Purpose: Sustainable food security at the household level is one of the emerging issues for all nations. It is expected that the patterns of household resilience factors and adaptation practices have a strong linkage with household food security. The aim of this study was to seek an effective technique of adaptation for food security and the required types of support for adaptation to food insecurity among the poor and low income households in Malaysia. Design/methodology/approach: This study was based on primary data that were collected in Jul-Oct 2012 through a questionnaire survey among 460 poor and low income households from the Pahang, Kelantan, and Terengganu states of Malaysia. The samples were selected from E-Kasih poor household database based on a two-stage cluster random sampling technique. The study considered household food security as household food availability and food accessibility, and ran ordinal regressions to find out the linkages of household food security with household resilience factors, adaptation practices, and expected support for adaptation to food security. Findings: The study concludes that several resilience factors and adaptation practices were statistically significant to household food security, and several external supports were statistically and significantly needed to ensure household food security. Therefore, to ensure sustainable household food security in Malaysia, the food security programs needs to be integrated with Sustainable Development Goals (SDGs) and climatic changes adaptation programs, and the involvement of relevant stakeholders are crucial. Originality/value: This study is a pioneer work based on primary data that empirically measured the linkages of household food security with household resilience factors, adaptation practices, and expected support for adaptation to food security in Malaysia. This study also discussed some issues related to the climate change linkage, which would help future climate change research. The findings of the study will be beneficial for all the stakeholders, including policy makers related to the food security and climate change adaptation.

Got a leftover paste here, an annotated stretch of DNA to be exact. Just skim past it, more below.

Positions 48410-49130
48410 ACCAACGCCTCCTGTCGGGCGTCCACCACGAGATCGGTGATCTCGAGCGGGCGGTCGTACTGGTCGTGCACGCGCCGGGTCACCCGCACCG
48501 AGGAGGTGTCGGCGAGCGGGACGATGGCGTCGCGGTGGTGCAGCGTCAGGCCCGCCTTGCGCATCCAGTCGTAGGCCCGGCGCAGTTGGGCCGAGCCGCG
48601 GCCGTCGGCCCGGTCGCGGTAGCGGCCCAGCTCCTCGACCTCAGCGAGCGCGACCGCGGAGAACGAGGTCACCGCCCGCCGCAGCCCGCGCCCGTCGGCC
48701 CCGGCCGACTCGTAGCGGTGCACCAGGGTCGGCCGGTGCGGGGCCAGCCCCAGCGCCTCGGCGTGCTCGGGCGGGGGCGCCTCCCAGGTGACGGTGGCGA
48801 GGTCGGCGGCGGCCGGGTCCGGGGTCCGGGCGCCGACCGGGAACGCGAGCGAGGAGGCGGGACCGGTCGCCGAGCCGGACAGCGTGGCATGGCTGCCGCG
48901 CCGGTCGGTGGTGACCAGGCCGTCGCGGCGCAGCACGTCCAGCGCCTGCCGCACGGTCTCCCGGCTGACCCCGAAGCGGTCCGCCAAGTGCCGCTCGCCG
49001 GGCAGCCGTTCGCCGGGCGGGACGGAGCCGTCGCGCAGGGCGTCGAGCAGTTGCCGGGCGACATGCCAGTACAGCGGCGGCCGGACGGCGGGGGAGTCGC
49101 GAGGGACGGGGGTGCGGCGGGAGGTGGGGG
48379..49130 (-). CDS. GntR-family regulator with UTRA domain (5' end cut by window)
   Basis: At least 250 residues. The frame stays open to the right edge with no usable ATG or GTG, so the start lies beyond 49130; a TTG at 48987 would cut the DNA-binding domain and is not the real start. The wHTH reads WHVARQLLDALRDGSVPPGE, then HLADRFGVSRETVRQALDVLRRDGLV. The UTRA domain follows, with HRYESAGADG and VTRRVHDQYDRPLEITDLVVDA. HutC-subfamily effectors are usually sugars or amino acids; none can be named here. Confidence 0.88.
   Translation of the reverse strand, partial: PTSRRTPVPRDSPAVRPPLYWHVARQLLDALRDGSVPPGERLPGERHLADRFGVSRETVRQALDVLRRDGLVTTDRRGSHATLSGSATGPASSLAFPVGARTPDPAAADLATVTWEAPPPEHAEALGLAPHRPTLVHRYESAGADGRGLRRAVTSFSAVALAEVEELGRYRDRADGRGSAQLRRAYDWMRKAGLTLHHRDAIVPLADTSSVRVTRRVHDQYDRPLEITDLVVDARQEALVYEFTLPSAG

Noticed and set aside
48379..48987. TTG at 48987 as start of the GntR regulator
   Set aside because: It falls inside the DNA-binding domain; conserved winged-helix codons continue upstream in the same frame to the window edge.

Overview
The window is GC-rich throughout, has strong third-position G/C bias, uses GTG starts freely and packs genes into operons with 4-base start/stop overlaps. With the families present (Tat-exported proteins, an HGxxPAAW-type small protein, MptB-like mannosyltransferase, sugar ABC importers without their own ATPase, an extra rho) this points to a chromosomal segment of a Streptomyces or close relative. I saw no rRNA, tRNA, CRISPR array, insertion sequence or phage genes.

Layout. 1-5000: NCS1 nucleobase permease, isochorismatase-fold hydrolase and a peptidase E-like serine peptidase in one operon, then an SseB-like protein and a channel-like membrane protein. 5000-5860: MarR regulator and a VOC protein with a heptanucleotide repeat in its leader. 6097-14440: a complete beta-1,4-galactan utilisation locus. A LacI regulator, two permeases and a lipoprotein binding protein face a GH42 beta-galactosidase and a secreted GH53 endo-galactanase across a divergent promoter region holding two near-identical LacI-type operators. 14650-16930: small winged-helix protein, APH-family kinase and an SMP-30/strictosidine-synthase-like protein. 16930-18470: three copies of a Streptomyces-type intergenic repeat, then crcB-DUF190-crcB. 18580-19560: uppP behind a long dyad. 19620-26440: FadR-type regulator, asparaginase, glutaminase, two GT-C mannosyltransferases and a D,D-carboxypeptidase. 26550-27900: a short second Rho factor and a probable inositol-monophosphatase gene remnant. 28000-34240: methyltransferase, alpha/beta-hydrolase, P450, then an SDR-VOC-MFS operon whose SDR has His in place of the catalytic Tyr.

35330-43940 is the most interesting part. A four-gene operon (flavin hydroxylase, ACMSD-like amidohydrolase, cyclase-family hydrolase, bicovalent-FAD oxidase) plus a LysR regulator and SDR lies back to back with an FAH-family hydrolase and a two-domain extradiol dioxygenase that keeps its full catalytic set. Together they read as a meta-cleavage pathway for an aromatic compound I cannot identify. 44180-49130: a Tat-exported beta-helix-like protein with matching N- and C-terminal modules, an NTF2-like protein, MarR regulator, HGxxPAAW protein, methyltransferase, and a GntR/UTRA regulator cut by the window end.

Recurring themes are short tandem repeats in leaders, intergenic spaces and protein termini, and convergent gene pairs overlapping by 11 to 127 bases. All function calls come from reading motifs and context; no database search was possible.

• Collisions between Institutional and Populist Risk Imaginaries: the "dark side" of negative asymmetric thinking
    Expert knowledge informs the construction of public problems from gun violence to disease epidemics to climate change, and institutional actors draw on this knowledge to implement public policy to mitigate or repair the related harms. The expanding role of experts and institutions in managing risks has come at a time of declining public trust in institutions and a legitimacy crisis around expert knowledge. What happens when these tendencies collide? Previous scholarship has examined how disaster arises through failures of foresight, and how cultural-cognitive biases can prevent actors from seeing disasters coming. Less is known about the mobilization of resistance against risk management policies. This theoretical essay examines a particular category of that resistance: conspiracist discourse that frames risk as emanating primarily from perceived secret agendas of institutions and experts that explicitly claim to be acting in the public interest. This essay argues that conspiracy thinking can be best understood as rooted in a "populist risk imaginary," which is rooted in negative asymmetry, a cultural-cognitive bias that foregrounds the possibility of worst-case outcomes. Conspiracy discourse can be understood as the "dark side" of negative asymmetry, which is otherwise used by service-oriented professionals to sharpen their foresight in preempting future dangers.
  • Assessment of Management Commitment in Malaysian Public Sector